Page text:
Fundraisers have a duty to ask for donations despite the pandemic, report finds

Fundraisers have a duty to ask for donations on behalf of beneficiaries despite the economic woes caused by the coronavirus pandemic, according to the fundraising think tank Rogare.

A new report published by the think tank, called Advocating for Fundraising During Emergencies, argues that a fundraiser’s main duty to beneficiaries is to ensure the services they rely on and use are funded during the pandemic.

The report, which is a fourth of Rogare’s project to review how coronavirus might affect fundraising, identifies a range of arguments from charities, leaders and donors that claim fundraising is “inappropriate” during the coronavirus pandemic.

It says that some charities are concerned about being criticised for being insensitive by asking for support during the pandemic, particularly if they are not engaged in “front-line response”.

But it rationalises that because fundraisers “have a duty to their beneficiaries – the people they serve – they risk criticism by not fundraising”.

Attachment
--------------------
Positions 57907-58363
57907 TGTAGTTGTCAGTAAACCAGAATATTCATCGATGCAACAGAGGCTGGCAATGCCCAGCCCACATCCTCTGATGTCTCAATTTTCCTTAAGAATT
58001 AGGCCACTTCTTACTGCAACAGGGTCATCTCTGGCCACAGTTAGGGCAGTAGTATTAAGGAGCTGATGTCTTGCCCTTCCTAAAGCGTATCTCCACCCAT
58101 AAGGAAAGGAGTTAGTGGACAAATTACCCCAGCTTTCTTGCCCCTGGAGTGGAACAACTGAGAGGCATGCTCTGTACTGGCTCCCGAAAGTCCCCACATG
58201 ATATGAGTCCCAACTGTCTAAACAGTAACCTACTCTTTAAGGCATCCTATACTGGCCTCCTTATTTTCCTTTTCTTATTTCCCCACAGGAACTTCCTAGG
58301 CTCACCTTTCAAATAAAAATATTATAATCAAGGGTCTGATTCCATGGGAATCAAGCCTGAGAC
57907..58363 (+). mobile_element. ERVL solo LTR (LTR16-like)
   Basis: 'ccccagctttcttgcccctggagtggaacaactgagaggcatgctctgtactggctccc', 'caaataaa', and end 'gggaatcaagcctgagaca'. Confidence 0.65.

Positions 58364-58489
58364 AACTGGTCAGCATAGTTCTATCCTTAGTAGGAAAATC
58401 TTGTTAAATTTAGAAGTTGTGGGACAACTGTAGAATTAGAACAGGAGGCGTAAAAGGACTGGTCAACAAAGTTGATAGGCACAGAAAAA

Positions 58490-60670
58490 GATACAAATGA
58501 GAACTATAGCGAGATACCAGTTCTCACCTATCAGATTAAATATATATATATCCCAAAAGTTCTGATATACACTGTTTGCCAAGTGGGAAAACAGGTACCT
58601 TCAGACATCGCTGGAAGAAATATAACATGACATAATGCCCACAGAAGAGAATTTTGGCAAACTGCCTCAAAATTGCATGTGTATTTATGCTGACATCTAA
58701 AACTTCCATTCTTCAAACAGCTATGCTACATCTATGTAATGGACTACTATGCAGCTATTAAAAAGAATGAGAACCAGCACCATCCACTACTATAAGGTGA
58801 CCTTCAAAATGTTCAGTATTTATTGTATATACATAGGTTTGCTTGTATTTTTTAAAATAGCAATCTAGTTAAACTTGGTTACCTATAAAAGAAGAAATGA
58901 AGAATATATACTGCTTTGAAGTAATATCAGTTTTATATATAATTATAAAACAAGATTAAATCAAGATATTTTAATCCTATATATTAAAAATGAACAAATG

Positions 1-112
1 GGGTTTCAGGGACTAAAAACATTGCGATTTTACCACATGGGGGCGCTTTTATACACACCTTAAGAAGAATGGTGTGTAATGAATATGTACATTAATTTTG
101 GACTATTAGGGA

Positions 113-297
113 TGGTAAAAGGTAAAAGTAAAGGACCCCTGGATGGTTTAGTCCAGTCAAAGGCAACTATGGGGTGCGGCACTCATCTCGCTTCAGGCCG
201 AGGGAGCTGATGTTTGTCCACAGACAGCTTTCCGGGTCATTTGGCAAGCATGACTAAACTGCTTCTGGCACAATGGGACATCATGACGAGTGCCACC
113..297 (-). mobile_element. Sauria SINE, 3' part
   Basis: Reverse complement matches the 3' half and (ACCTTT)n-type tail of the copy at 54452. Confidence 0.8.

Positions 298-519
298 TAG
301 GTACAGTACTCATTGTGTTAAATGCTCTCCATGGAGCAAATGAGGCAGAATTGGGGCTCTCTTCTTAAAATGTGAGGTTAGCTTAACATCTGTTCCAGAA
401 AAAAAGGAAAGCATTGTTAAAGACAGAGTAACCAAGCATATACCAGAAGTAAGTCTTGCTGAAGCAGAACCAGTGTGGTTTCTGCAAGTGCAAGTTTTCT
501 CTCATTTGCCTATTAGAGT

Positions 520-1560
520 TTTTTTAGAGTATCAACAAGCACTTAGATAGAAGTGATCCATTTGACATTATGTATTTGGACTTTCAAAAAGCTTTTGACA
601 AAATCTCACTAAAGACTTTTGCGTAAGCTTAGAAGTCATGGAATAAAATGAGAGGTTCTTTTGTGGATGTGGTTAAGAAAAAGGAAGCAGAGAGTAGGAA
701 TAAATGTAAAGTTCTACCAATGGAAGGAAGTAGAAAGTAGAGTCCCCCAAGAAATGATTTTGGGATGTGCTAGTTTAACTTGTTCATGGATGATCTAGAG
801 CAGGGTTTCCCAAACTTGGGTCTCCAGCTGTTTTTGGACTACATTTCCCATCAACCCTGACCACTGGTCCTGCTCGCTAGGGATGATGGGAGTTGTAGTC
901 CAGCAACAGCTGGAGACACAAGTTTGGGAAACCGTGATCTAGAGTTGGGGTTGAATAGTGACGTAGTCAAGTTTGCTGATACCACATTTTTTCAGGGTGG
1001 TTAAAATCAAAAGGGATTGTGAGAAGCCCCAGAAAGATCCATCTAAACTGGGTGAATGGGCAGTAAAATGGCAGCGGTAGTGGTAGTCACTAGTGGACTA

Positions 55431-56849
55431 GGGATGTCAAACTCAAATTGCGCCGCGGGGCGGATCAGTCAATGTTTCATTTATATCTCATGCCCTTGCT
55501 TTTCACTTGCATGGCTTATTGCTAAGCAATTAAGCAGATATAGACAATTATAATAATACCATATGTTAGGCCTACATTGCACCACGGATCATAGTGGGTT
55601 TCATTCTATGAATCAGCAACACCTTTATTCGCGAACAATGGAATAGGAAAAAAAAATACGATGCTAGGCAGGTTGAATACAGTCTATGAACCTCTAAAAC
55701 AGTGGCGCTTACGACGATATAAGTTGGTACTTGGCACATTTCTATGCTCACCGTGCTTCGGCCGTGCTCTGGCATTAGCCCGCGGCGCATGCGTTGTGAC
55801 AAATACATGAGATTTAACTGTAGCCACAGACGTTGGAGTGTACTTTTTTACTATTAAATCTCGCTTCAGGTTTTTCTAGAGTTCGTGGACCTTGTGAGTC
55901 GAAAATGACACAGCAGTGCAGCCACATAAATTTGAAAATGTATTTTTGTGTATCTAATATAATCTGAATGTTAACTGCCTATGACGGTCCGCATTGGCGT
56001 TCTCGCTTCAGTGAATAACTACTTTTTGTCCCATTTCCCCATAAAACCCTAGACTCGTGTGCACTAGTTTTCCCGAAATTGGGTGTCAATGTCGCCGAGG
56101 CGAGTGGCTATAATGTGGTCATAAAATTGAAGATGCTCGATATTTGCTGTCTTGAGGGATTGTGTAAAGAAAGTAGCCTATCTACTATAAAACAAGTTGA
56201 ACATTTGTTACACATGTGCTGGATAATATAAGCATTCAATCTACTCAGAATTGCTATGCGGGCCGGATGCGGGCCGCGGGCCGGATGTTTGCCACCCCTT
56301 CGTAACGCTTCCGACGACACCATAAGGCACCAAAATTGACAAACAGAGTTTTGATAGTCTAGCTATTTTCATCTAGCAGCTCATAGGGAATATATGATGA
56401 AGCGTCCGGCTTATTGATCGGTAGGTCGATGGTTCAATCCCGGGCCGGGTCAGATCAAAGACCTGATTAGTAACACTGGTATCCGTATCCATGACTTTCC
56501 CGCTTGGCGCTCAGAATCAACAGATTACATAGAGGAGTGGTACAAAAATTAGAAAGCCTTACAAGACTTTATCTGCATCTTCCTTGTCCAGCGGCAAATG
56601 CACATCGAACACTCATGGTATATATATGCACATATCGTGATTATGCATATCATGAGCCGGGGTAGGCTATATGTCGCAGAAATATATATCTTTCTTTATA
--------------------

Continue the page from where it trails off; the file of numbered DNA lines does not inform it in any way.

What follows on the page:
The report says communications teams have advised fundraisers to stop sending out direct marketing because it might be seen as inappropriate while potential donors are enduring economic hardship, and boards have said legacy fundraising should cease because it might be seen as offensive.

Other criticisms of fundraising outlined in the report include the perception that it’s in poor taste and seems greedy. In response, it argues that “if we stop fundraising now because we are concerned about perception, we risk losing donors now and having to increase our costs later to make up for it".

The report also points out the positive social impact of giving. It says that people are looking for ways to feel connected to each other during the social distancing measures currently in place, so “giving can offer that sense of connection”. 

It adds: “There's been research during the pandemic that shows just this – that people want to carry on supporting the charities they give to and are waiting to be asked.”

The project that led to the report was led out of Canada because it is based on a fundraising narrative Rogare developed for the Association of Fundraising Professionals Canada last year.

To support its claims, the report points to research from CanadaHelp, which reveals that in March there was a 62 per cent year-on-year increase in donors, with a 92 per cent spike in overall donations to various charities. 

“Giving a gift, of whatever size, to charity is a hugely positive and empowering action for a person to take”, the report says.

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